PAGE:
But can emerging science and technology defeat loneliness? How will interhuman relationships evolve in this context? Are we seeing the collapse of the institution of marriage? Is the potential for sexual education still unexplored? How is our psyche responding to all these changes? Can we find real intimacy amid shifting identities and permanent surveillance?
On Friday the TEDxViennaSalon event “The future of intimacy” bravely tackled these questions at the MAK in Vienna.
A culinary journey provided by the refugee project Topfreisen
Interactive experiences (a whole new meaning of this term in the context of intimacy :P)
5 things from the TEDxVienna “Future of intimacy” worth sharing:
1. Let’s talk about sex
What could go less hand-in-hand than the topics sex & intimacy to get to know new people at a TEDxVienna event? WRONG! Apparently I underestimated our openness and willingness to share intimate bits and pieces of our lives. Everyone was even more excited than at the usual conferences to test the interactive experiences, spanning from OMGYes demystifying women’s sexual pleasure for visitors via touchscreen simulations and feedback to VR experiences presented by VREI.
2. Sex education is more than just the technical details
As we heard from sex educator Yana Tallon-Hicks, teens learn about sex from porn and for them the perception of sex mostly equals penis-vagina penetration. However, she argues that what we don’t learn from porn is how we talk about sexual pleasure. She strongly believes we need to develop an ability to openly discuss sexual desires with teens. Finding a voice to express oneself should also help to convey the most important part of any intimate relationship: Consent!
“Teach your young person about consent. Teach them the words to know how to practice it.” Yana Tallon-Hicks.
3. The globalisation of love as a chance to make a better world
Globalisation has its romantic sides too! Nowadays, 18% of new marriages in Vienna are multicultural. The globalisation of love (GloLo) is more than food compromises and overcoming language barriers. Author Wendy Williams told us that many things fundamental to life and death, like sex, religion and traditions bring along with them potential arguments. Yet, these disputes about our differences will lead to a better world, she argues. Why? It is because of the little ones. GloLo children inadvertently become ambassadors of world peace by seeing their parents accepting cultural differences and recognising that we are actually more alike than different.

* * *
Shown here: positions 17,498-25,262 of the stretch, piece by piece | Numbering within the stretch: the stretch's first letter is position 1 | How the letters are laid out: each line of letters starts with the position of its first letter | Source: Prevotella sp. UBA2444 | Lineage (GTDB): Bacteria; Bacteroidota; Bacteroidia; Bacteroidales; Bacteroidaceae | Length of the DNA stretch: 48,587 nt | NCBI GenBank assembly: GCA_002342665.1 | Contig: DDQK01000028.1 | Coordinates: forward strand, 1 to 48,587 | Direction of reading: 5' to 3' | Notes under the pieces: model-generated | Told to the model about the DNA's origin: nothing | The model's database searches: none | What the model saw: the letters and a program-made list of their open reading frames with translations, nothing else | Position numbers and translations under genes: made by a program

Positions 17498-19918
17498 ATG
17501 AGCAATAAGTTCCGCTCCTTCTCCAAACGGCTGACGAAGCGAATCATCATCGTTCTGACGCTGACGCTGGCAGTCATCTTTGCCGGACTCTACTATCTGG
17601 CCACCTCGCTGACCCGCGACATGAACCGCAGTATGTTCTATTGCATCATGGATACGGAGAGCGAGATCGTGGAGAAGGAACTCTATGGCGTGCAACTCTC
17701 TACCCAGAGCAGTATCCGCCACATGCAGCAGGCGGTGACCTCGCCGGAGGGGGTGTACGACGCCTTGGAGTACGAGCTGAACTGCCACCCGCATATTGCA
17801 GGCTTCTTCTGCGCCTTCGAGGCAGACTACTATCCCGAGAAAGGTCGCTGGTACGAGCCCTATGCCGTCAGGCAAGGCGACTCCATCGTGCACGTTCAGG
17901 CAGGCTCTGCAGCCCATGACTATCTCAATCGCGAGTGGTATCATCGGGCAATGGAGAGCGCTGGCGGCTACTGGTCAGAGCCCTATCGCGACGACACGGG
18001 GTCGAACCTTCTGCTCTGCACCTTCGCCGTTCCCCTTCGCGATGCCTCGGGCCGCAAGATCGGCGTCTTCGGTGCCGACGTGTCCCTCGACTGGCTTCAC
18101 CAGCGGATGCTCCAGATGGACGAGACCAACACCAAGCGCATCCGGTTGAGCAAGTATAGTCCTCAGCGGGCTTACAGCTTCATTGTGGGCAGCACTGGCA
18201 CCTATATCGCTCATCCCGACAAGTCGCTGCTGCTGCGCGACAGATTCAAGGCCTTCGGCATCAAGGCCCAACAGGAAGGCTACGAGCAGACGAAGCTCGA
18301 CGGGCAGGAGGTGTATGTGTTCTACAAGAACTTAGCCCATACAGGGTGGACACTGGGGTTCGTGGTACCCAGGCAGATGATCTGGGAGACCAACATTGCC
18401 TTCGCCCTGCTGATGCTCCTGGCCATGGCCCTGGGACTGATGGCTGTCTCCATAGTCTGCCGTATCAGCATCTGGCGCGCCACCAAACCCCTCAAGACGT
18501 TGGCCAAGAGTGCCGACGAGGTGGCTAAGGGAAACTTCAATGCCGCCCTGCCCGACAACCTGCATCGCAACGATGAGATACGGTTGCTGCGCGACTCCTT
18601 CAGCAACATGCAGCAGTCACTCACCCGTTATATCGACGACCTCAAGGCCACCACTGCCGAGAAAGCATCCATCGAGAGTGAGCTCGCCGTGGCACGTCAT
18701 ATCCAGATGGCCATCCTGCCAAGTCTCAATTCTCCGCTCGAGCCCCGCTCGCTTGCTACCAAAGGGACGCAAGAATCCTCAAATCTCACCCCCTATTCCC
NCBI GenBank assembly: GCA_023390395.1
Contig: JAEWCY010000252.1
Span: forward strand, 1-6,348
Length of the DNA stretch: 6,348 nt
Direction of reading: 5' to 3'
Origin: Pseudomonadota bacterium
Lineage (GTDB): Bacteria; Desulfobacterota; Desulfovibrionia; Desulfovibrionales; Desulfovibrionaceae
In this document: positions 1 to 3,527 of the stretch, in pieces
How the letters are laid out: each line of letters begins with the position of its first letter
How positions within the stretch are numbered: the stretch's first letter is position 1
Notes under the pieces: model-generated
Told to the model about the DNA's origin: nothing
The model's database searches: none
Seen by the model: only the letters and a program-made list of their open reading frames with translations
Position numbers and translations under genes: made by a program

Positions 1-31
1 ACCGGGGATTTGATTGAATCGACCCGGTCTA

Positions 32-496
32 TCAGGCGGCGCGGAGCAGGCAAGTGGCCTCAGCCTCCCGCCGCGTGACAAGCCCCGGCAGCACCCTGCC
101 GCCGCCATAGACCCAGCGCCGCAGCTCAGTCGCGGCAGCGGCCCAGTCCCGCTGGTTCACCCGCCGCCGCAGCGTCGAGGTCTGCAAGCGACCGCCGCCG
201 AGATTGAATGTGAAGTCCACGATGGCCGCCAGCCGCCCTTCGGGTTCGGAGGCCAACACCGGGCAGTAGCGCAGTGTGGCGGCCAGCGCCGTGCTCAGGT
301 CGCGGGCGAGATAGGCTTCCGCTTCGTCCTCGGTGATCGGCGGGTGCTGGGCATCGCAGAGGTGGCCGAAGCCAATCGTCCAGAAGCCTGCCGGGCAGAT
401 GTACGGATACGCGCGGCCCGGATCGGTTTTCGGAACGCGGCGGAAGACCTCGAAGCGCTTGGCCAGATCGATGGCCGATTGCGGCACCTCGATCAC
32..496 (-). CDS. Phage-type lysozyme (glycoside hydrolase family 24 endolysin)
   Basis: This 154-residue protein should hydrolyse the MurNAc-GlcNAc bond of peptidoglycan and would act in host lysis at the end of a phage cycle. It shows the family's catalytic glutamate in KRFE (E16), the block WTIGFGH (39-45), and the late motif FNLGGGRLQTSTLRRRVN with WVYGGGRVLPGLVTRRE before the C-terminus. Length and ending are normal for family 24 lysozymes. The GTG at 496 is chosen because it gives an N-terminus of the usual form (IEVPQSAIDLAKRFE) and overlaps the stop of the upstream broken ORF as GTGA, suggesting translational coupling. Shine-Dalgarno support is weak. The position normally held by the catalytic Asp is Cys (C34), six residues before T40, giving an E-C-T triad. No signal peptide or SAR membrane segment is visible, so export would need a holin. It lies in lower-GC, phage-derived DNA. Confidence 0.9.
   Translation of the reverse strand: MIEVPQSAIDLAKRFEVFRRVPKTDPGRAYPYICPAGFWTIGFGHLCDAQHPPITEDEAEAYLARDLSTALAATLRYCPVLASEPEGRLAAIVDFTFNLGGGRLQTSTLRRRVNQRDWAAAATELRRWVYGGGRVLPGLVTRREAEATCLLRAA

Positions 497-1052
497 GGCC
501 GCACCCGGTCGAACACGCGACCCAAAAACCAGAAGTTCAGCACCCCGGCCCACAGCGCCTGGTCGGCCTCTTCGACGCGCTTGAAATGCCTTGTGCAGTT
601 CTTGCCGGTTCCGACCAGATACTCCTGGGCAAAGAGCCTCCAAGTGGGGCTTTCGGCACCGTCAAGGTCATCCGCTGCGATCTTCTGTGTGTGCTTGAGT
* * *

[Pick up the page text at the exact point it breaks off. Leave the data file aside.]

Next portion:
4. Technology overcomes distance
Globalisation does not only bring people from different regions of the world together but also separates them. The constant demand to follow your job, education and dreams to all corners of the planet is not always compatible with relationships and one has to make a long distance relationship work. Human contact might still be preferred, but technical assistance can ease the pain of separation and lust for intimacy. For this reason MIT research Dan Chen makes friendly robots: Friend 1 comforts you while you work. Friend 2 sits on your shoulder and gently touches you. Friend 3 makes eye contact with you. Friend 4 lets you cuddle it. Friend 5 holds your hand. The teledildonics pioneer Toon Timmermans from Kiiroo presented his sex devices that allow 2 or more people to experience real-time physical interaction via the internet.
For those who are not (yet?) willing to let technology invade their private intimate space Amy Adele introduced the audience to sexting, messaging sexual content. Researching this topic since 2008, she shared experiences and rules of sexting with us.
Sexting tip: Men are advised not to show their penises, and women are advised not to show their faces.
5. Create safe spaces to cope with relationship conflicts
Psychoanalyst Himanshu Giri shared with us his personal insight on human relationships based on his work with people from diverse cultural backgrounds who have difficulties with intimate relationships. He explained that in problematic relationships people feel doomed to repeat their patterns over and over again. We create these patterns for ourselves in order to create safe spaces to run to when needed. He advocates for safe environments as they helps us to dive into our past and get in touch with the emotions we experience during unpleasant situations.
All talks will be soon available online! Hard to grasp in a blog post and thus highly recommended viewing is the dance performance from Sharon Booth, creative director of body>data>space and Ghislaine Boddington’s talk showing her wonderful installation and projects!
We thank all attendees, exhibitors, sponsors, speakers and volunteers for making it such a great event and sharing intimate information with all of us!
See you soon!
more photos here!
Thanks to our wonderful photographers: Michael Janousek, TJ Alshemaeree, Thomas Suchanek, Philipp Schwartz, Natalia Sander